Zoning and variances loosen up – 2011 Legislative change sets aside Krummenacher decision

17 May

In Minnesota, zoning and variance issues have been far more challenging for those seeking a variance since 2010, when the Minnesota Supreme Court (in Krummenacher v. City of Minnetonka) determined that zoning variances would only be allowed where the applicant has no other reasonable use of the property, without the variance.  Consequently fairly “routine’ requests for variances to improve a property through expansion, obtaining an exception from limitations on use, and the like were difficult to come by.

Since the Krummenacher case, cities and municipalities have effectively had their hands tied, with respect to what variances they could allow, and they have had little to no flexibility in considering case-by-case circumstances, as the standard articulated by the Supreme Court was quite onerous.  Prior to that case, the standard for variances was whether the proposed use was one which would be “reasonable”, even if such use was not allowed by the existing ordinance.  Obviously that offers far more flexibility.

The good news for those seeking variances and for the cities and municipalities managing the process is that flexibility has been interjected back into the process, via a new statute which was signed into law May 5th.  The new law (H.F. No. 52, final engrossment found here: https://www.revisor.mn.gov/laws/?id=19&year=2011&type=0) allows for variances when an applicant can demonstrate “practical difficulties” in  complying with the official control.  The “practical difficulties” standard requires that the owner proposes to use the proeprty in a reasonable manner, the plight of the landowner sis due to circumstances unique to the property not created by the landowner, and that the variance (if granted) will not alter the essential character of the locality.  (See Minn. Stat. Sec. 394.27, subd. 7, 2011).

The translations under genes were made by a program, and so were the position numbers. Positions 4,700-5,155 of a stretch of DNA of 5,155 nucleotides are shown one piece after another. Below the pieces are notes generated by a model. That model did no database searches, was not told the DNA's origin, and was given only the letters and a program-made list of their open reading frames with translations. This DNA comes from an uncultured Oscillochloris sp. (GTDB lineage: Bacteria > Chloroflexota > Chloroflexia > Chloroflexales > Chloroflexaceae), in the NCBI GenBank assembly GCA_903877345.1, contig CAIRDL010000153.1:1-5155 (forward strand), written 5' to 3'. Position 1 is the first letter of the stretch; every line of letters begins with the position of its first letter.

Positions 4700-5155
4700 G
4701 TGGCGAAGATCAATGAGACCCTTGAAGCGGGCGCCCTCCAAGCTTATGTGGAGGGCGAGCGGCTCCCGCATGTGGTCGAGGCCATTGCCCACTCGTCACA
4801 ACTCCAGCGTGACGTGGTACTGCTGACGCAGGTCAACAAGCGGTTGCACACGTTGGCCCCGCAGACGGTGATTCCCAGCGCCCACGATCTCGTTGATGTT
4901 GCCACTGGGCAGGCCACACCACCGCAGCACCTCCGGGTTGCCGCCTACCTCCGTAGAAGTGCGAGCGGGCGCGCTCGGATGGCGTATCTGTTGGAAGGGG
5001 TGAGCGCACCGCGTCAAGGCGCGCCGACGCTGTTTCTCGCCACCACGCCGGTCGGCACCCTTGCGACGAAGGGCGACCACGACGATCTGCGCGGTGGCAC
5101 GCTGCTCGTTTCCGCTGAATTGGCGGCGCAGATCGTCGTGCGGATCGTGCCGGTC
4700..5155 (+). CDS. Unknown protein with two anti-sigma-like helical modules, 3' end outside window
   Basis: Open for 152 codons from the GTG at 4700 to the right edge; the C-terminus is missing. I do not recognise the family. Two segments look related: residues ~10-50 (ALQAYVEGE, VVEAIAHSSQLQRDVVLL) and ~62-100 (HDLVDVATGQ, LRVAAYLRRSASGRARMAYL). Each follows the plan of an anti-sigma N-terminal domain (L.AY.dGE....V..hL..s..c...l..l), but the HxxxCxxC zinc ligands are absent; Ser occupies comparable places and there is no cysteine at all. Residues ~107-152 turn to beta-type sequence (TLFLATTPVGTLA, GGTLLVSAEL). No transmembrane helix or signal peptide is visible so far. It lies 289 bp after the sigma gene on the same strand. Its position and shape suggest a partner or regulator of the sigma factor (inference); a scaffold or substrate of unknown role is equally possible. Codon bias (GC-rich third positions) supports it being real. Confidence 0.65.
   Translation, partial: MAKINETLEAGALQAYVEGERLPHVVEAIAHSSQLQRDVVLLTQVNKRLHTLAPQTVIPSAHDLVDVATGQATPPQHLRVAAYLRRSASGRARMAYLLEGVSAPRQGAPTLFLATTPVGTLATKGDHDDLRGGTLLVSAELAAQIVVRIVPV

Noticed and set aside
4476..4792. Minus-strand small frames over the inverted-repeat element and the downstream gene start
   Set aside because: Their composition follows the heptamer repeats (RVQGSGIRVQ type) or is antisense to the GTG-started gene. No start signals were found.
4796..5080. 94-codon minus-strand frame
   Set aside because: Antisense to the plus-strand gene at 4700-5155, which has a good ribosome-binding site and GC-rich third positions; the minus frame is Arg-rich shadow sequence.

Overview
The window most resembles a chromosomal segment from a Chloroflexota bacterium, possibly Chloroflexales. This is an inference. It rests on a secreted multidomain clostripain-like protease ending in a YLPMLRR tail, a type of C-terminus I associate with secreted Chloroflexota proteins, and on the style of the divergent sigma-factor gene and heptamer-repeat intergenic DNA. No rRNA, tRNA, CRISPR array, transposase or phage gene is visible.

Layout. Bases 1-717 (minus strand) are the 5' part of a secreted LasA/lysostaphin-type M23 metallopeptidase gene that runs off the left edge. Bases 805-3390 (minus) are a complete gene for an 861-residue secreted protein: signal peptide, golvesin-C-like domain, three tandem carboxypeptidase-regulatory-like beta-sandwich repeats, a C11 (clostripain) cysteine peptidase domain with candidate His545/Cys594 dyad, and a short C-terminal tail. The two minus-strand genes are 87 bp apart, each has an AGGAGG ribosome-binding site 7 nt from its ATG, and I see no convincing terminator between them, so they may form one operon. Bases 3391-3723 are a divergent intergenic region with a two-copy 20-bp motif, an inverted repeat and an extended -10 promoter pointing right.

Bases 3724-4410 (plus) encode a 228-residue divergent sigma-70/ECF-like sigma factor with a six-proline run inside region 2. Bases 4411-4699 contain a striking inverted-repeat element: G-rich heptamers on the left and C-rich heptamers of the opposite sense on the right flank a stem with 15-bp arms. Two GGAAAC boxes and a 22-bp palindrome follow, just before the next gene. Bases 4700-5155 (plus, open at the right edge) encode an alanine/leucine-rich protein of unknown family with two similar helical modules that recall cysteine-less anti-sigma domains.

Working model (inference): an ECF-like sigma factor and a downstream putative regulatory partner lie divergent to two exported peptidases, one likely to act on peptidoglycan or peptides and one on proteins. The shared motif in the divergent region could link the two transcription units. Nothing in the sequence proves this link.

A significant benefit of this new law, which went into effect immediately upon Governor Dayton signing it, is that real estate projects, construction efforts and developments that were halted due to the inability to obtain a variance may now be able to resume.  If you had placed your own development or construction project on hold, for fear of not being able to obtain a variance post Krummenacher, it may now be worth contacting your attorney to see if it is time to revisit that issue.

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This blog entry is written by Brad Boyd, a Shareholder at Thomsen Nybeck. Brad is the chair of the firm’s Transactional Group, and his practice focuses primarily in Real Estate, Real Estate Brokerage, Business and Corporate law, and Wind Energy Law.  Brad provides legal advice, guidance, and representation related to risk management in a wide variety of real estate and business law matters.  He is counsel to the Minnesota Association of Realtors, many individual Realtors and brokerages, business clients and individuals.

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